Dole Hall provides cafeteria, snack bar and dining facilities for all students, faculty and staff. It includes three cafeteria spaces, the intimate “Senior Dining Room” used by grades 1 – 3, the main cafeteria and the faculty dining room. The bookstore is also located in the building.
The first Dole Hall, a two-story coral structure, was built in 1848 to house Reverend Daniel and Emily Dole, as well as to accommodate girl boarders. Structurally, it formed a corner of the E-building (no longer standing), matched by Rice Hall on the ʻewa side. During major renovations from 1905 to 1907, both Dole and Rice Halls were demolished and the second Dole Hall was built, as a dining hall, next to Castle Hall.
The current Dole Hall is the third one. Construction was funded by money raised in memory of former students who served in World War I, World War II and the Korean War, and was completed in 1952 as part of Punahou’s Memorial Center. The building was renovated in the summer of 1986.
Reverend Daniel and Emily DoleFrom Mrs. Dole’s diary:
Reverend Daniel and Emily Dole arrived in Honolulu in 1841 as members of the Ninth Company of Missionaries. Their arrival and Mr. Dole’s acceptance of the position as principal of Punahou School signaled the founding of the long-awaited school.
“In the beginning, we are to move to Punahou, that is a small plantation of about 30 acres, 2 miles from town…It has been occupied in raising sugar cane & taro or kalo and other vegetables for the supply of the mission. There is a cottage on the premises, built of dobies with thatched roof into which we shall move…After our settlement, the first object will be to urge onward the erection of the schoolhouse & dwelling house, for the further accommodation of the boarding school.”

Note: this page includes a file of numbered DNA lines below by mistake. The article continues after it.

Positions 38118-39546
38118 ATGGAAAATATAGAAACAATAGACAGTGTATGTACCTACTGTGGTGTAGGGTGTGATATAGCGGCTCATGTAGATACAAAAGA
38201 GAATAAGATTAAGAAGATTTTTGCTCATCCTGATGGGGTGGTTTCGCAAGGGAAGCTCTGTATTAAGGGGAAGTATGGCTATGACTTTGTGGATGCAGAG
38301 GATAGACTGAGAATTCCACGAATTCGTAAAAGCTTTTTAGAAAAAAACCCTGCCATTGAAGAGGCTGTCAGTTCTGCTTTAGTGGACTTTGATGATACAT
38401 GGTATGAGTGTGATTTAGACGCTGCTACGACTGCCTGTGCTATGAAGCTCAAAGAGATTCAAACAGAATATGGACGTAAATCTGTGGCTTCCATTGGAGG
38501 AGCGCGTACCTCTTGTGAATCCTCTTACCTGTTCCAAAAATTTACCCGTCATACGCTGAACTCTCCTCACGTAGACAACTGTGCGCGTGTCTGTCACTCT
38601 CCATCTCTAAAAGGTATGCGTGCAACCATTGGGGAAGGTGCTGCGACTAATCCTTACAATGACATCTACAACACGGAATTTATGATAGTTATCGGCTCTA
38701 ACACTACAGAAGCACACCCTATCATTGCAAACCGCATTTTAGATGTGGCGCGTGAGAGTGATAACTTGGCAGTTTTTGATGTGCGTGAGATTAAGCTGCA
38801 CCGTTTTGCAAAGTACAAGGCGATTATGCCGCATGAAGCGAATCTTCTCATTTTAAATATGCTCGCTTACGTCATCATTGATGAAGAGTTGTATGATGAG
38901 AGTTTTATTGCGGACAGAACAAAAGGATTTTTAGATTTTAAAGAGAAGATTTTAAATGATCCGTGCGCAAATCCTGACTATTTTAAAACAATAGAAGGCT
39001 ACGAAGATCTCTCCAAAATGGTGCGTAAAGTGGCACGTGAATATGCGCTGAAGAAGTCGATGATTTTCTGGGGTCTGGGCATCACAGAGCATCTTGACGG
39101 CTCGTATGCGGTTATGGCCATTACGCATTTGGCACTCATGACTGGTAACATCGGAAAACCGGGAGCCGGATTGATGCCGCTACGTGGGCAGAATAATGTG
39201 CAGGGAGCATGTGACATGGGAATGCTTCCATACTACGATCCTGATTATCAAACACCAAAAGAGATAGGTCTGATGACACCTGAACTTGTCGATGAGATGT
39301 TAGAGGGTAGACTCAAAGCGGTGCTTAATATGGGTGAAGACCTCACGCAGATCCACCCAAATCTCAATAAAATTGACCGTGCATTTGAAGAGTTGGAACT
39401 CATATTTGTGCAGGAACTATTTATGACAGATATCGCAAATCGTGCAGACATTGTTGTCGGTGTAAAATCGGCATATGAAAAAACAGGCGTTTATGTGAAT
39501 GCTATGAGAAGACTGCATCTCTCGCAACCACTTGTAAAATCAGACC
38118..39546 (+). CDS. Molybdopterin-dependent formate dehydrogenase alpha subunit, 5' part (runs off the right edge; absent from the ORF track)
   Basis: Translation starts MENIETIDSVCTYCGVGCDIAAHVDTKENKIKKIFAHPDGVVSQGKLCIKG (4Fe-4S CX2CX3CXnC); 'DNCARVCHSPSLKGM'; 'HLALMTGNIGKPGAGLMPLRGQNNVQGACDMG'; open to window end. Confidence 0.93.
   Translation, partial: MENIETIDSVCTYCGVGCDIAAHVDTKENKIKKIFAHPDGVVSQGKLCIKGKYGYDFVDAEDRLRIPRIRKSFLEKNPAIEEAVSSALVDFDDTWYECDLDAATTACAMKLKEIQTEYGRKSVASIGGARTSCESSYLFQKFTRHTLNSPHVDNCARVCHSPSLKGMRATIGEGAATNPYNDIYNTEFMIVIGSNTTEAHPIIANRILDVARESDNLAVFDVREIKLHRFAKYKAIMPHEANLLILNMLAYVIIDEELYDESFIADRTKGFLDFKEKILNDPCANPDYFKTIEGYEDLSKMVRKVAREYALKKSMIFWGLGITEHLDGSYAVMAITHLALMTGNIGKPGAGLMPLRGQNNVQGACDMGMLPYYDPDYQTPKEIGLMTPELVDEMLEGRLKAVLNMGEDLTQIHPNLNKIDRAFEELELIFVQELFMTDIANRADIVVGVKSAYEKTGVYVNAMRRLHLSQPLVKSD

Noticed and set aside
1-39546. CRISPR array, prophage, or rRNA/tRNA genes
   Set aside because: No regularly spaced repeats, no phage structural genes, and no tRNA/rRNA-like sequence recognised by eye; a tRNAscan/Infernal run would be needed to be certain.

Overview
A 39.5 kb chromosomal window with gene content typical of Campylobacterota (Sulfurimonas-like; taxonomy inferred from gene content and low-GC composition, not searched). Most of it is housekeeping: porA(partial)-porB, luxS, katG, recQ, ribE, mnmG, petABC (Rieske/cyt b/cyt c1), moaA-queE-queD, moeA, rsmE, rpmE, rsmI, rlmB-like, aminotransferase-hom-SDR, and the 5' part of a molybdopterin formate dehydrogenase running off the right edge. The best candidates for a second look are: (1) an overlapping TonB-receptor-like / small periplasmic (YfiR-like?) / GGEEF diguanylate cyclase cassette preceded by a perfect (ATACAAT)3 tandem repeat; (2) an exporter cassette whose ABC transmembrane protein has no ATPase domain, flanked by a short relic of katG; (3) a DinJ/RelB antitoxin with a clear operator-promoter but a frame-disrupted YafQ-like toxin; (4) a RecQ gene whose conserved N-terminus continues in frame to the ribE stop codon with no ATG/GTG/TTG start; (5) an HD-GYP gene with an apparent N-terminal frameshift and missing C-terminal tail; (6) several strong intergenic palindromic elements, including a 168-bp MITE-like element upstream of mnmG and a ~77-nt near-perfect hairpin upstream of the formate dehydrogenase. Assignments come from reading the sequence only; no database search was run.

Reverend Dole preached at the Seaman’s Chapel on Bethel Street while supervising the building and outfitting of the “E-building”. Once school began at Punahou, he oversaw the teaching and fieldwork, as well as running the small school. Mrs. Dole assisted both in the classroom and in the kitchen and boarding facilities. Mrs. Emily Dole passed away in 1844 and Reverend Dole subsequently married Mrs. Charlotte Knapp, widow and member of the Eighth Company. Reverend Dole resigned his position at Punahou in 1855 and moved to Kauai where he ran a church and school.
Editor’s Note: The historical text on this page, and elsewhere in our materials, is currently under review to present a more complete portrait of the individuals whose names appear on some of our buildings. The history of Punahou, like that of Hawai‘i itself, is complex, multi-faceted and, at times, difficult to reconcile with our present day values. Punahou today is deeply committed to the principles of diversity, equity and inclusion, and to reckoning with our past as a way of fulfilling our present mission to enable all of our students, from every background and culture, to realize their full potential.
We also believe that history is not written in stone, but that it is up to each generation to find new meaning and understanding in our collective past. We will not always agree on a single interpretation, but we also believe that a forthright discussion of the issues at hand is essential. With that spirit in mind, we invite you to read Ezra Levinson’s ’23 op-ed in the student newspaper, Ka Punahou: